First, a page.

–There are two, and only two, long-term solutions for Greece and the other euro nations.

Mitchell’s laws: Reduced money growth never stimulates economic growth. To survive long term, a monetarily non-sovereign government must have a positive balance of payments. Austerity breeds austerity and leads to civil disorder. Those, who do not understand the differences between Monetary Sovereignty and monetary non-sovereignty, do not understand economics.
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The news about Greece grows louder.

In giving up the drachma, and taking on the euro, Greece voluntarily surrendered the single most valuable asset any nation can have: Its Monetary Sovereignty.

Greece now is monetarily non-sovereign. There is an absolute rule in economics: No monetarily non-sovereign government can survive long term without money coming in from outside its borders. Germany, another nation that gave up its most valuable asset, the mark, and also is monetarily non-sovereign, survives on exports.

Nevada, which also is monetarily non-sovereign, survives mostly on tourism (aka gambling). No monetarily non-sovereign can survive long-term on internal taxes or borrowing.

By contrast, Monetarily Sovereign nations do not need money coming in from outside their borders, because they create unlimited money simply by paying bills.

For Greece and the other euro nations, long term survival requires one of two, and only two, events:

1. Adopt some form of a sovereign currency, and become Monetarily Sovereign
or
2. The EU give (not lend) euros to its member nations as needed.

There are no other solutions. None. All the running in circles by the European financial geniuses will be to no avail. Each day they come up with some new lending plan, and the next day abandon it in favor of some other lending plan.

But none of these plans has any long-term benefit. The euro nations are like rats in a cage, scurrying in all directions, with no hope of freedom. But still they scurry, at top speed.

If you read about any plan that does not include #1 or #2 above, know that it will fail.

Those who do not understand Monetary Sovereignty do not understand economics (and that goes for the U.S. politicians, media and old-line economists, who still claim to believe the pre-1971, anti-debt economics.)

I have been awarding one to five dunce caps for economic ignorance, but now the ignorance has grown so pervasive, with the euro nation leaders and our own Tea/Republican, Democrats, and the media and the columnists and the old-line economists –none of whom admit that what happened in August 1971 completely changed economics — I feel even five dunce caps does not do justice to the universal economic ignorance.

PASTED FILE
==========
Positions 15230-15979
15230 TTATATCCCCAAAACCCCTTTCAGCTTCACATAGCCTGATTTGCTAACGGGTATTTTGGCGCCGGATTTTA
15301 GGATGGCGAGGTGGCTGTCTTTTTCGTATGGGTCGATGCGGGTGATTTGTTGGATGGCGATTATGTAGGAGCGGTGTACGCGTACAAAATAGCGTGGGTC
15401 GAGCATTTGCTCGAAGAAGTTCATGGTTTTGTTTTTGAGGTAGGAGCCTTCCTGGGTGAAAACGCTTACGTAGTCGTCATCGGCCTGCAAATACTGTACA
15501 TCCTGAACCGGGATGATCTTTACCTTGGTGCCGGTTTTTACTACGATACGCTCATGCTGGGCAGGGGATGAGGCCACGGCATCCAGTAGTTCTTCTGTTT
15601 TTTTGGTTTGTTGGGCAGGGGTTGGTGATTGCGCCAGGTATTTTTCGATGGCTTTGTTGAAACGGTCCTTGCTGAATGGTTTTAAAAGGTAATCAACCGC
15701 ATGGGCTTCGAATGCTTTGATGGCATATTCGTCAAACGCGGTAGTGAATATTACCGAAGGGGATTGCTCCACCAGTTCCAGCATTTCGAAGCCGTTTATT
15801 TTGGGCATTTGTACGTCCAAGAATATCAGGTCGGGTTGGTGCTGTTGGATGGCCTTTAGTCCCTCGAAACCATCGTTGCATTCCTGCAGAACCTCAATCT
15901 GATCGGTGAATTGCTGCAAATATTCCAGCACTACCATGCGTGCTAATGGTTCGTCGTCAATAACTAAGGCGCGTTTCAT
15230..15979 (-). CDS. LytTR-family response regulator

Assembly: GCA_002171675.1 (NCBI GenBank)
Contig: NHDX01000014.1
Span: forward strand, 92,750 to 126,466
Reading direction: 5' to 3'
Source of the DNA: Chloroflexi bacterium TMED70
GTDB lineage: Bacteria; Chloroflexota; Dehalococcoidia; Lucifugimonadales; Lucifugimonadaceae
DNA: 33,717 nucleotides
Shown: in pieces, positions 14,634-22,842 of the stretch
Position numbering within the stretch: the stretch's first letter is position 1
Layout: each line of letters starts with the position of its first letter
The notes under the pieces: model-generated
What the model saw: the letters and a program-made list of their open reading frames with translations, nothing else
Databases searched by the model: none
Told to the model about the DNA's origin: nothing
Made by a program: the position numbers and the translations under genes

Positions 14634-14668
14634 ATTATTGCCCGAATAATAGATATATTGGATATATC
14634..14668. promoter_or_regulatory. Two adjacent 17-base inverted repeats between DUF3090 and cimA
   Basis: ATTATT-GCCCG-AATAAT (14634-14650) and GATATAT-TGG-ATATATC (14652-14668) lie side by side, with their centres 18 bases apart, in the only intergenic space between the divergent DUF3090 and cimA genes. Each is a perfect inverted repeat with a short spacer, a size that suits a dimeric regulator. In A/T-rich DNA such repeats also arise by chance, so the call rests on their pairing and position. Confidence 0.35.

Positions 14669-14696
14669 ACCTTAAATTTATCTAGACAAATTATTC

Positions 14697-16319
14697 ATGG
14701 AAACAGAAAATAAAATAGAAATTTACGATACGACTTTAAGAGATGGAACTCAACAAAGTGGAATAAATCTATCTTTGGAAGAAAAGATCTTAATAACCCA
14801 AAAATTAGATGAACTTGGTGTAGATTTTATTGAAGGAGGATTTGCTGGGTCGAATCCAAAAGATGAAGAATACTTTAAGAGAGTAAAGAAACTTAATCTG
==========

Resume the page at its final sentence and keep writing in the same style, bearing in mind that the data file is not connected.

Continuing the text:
So today, I award 1000 dunce caps to all the self-styled experts, who blather on and on, spouting intuitive economics, but know nothing of the facts Monetary Sovereignty exposes.

———-1000———-

There is a second reason I award 1000 dunce caps: To demonstrate what sovereignty can do. I can create all I wish. I never will run short. I cannot be forced into dunce cap bankruptcy. I don’t have to “live within my means.” I don’t need a balanced budget. I don’t need to tax or borrow dunce caps. I don’t need to be dunce cap prudent. I am dunce cap sovereign.

In that sense I am identical with the United States government which is dollar sovereign. It too can create all the dollars it wishes, never will run short, cannot be forced into bankruptcy, doesn’t have to “live within its means,” doesn’t need a balanced budget, doesn’t need to tax or borrow and doesn’t need to be dollar prudent.

I now have awarded 1065 dunce caps. Because I levy zero dunce cap taxes, I have run a total deficit of 1065 dunce caps. If there were a dunce cap clock, it would read “1065 caps.” My children and grandchildren will not have to “pay for” my dunce cap deficit.

Attention American debt-hawks and euro nations: Is there any way I could draw a clearer picture for you? Now wake up. Your stubborn ignorance is killing your countries.

Rodger Malcolm Mitchell
http://www.rodgermitchell.com


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No nation can tax itself into prosperity, nor grow without money growth. Monetary Sovereignty: Cutting federal deficits to grow the economy is like applying leeches to cure anemia. The key equation in economics: Federal Deficits – Net Imports = Net Private Savings

MONETARY SOVEREIGNTY

7 thoughts on “–There are two, and only two, long-term solutions for Greece and the other euro nations.

  1. Interesting. I think you perhaps made a point for all of the inflation hawks. By awarding 1,000 dunce caps today, you have suddenly made all of the previously awarded dunce caps less valuable. While it is true that you can always award more and more, a debt hawk would say that you’ll soon need to be awarding 100 trillion dunce caps just to keep them meaningful.